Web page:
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Senator who opposes antipiracy bill under pressure?

Supporters of an antipiracy bill have lined up Oregon-based Nike and others, appearing to try to send a message to Sen. Ron Wyden. Lawmaker accuses entertainment companies of threatening the Internet.

Supporters of an antipiracy bill introduced into the Senate last year appear ready to put some pressure on one of the legislation's chief opponents.

Sen. Ron Wyden, a Democrat from Oregon, was instrumental in blocking the Combating Online Infringement and Counterfeits Act (COICA) late last year. COICA was introduced by Sen. Patrick Leahy (D-Vt.), chairman of the Senate Judiciary Committee, and passed in that committee unanimously. But it was derailed when Wyden opposed it. Individual senators can place holds on pending legislation.

Since the legislation was introduced very late in the prior congressional session, Wyden's opposition forced supporters to wait until Congress reconvened. Now that Congress is back to work, Leahy has said he will again try to get COICA passed. The bill already has the backing of the major Hollywood film studios and record labels, but a mostly new group of supporters sent a letter today to U.S. Attorney General Eric Holder, praising him for past antipiracy efforts and asking for his support in getting COICA passed.

Among the companies that signed the letter, Nike, one of Oregon's largest and most influential companies, was at the top of the list. A little lower was Adidas, another large company with operations in Oregon.

"We encourage you to work with your colleagues in the Administration and the Congress toward enactment of the principles central to ... the Combating Online Infringement and Counterfeits Act."
--COICA supporters

Maybe it was a coincidence that Nike was so conspicuous, but either way, COICA backers are sending a message that the bill has heavyweight support. In addition to Nike, some of the other companies or groups that signed the letter included Viacom, NBC Universal, the National Basketball Association, the National Football League, Voltage Pictures (makers of the Oscar-winning film "The Hurt Locker"), Chanel, Burberry Limited, and Major League Baseball.

Copyright owners appear to really want COICA and for good reason. They have battled illegal file sharing for years with little success. They have argued that Internet piracy harms the U.S. economy and kills jobs here. While the studies done on the economic impacts caused by illegal file sharing were questioned by the Government Accountability Office last year, there is some growing support that entertainment companies are ailing. Music sales are down, and last week Sony Corp. announced it will shut down a CD-manufacturing plant in Pitman, N.J. About 300 people will be laid off. Sony once operated three CD-making operations in the United States. It now has one.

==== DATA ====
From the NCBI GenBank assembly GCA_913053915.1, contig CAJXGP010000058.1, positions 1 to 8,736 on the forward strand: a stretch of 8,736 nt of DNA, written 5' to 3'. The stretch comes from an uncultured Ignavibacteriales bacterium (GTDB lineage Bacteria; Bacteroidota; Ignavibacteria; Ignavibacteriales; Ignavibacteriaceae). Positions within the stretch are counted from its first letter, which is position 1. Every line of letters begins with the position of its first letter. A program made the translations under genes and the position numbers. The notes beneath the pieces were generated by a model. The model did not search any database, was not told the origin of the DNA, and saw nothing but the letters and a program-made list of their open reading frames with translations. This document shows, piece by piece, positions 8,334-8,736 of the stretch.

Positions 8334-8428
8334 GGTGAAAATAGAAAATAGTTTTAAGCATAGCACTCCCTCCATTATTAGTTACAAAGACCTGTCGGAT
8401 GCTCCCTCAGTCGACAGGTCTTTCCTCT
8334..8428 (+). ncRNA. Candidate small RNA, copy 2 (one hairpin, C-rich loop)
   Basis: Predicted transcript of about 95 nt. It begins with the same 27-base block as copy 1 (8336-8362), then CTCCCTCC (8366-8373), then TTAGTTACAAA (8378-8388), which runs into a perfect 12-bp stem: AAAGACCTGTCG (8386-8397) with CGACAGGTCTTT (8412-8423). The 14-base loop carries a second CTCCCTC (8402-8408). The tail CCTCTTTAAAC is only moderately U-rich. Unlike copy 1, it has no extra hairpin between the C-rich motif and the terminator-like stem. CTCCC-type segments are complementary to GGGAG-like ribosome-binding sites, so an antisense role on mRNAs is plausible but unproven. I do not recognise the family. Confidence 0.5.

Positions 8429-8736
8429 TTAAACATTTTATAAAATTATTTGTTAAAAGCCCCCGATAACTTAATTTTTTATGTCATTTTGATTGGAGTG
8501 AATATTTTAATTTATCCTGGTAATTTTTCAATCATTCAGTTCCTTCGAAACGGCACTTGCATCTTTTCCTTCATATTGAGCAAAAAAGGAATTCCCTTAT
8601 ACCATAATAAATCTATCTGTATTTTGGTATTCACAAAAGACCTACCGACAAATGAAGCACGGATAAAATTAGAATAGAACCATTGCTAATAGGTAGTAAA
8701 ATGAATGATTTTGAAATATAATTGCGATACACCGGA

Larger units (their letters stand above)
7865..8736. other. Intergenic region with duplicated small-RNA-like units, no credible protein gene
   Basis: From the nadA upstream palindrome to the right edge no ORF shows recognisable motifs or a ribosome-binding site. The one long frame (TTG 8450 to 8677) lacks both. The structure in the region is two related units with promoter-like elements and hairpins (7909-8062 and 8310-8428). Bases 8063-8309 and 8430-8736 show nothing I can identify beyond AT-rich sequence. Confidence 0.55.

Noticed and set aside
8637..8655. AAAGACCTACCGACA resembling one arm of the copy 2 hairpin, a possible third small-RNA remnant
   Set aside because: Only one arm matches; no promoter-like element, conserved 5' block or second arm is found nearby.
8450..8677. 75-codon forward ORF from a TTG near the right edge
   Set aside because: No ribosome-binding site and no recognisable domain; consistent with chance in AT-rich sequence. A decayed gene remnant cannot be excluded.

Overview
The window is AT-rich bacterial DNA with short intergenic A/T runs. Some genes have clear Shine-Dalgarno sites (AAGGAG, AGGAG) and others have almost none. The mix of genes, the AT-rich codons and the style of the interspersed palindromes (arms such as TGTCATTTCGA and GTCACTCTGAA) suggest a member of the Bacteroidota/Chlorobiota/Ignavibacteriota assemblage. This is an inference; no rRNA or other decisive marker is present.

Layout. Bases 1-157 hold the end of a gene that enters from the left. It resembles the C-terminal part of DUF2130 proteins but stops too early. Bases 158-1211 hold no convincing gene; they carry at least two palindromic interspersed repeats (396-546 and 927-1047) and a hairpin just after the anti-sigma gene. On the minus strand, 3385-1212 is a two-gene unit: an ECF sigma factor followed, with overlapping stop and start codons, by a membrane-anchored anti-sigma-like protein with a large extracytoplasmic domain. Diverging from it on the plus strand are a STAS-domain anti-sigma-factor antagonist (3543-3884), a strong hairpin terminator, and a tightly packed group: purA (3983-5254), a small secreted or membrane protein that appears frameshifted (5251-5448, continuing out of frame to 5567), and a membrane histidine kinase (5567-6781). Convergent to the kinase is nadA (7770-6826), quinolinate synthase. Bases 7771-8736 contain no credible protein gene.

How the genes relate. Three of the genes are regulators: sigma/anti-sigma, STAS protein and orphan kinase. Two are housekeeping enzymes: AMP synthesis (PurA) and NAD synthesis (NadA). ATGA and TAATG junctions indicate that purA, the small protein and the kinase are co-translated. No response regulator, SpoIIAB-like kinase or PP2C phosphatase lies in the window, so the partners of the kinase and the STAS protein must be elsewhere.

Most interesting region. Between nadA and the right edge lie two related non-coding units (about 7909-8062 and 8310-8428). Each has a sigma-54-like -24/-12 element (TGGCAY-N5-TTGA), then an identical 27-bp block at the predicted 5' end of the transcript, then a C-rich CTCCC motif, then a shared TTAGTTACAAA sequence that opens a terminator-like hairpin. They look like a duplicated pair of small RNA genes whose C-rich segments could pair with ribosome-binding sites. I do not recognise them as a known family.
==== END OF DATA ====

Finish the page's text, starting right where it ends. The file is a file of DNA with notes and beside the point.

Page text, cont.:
COICA would give the government sweeping power to shut down domain names belonging to U.S.-based pirate sites as well as the authority to order Internet service providers to cut off access to similar sites overseas.

The Department of Justice would also have the authority to order credit card companies to stop processing transactions from suspected Web sites and order online advertising services, such as Google, to boot the sites off their ad networks and sever financial ties. One of the underlying themes of COICA is to choke off money-making abilities of pirate sites.

Oregon Sen. Ron Wyden said 'the content industry has piggybacked on the legitimate (anti-counterfeiting) efforts of apparel designers.' Mark Finkenstaedt for the senator.

Opponents say the legislation is censorship. This afternoon, Wyden's office released this statement to CNET:

"Senator Wyden has long worked with U.S. industry on combating the trafficking of counterfeit goods like fake shoes and apparel. But going after trade in real merchandise can be done in a variety of effective ways, like inspecting shipping containers at American ports of entry to identify and seize fake merchandise.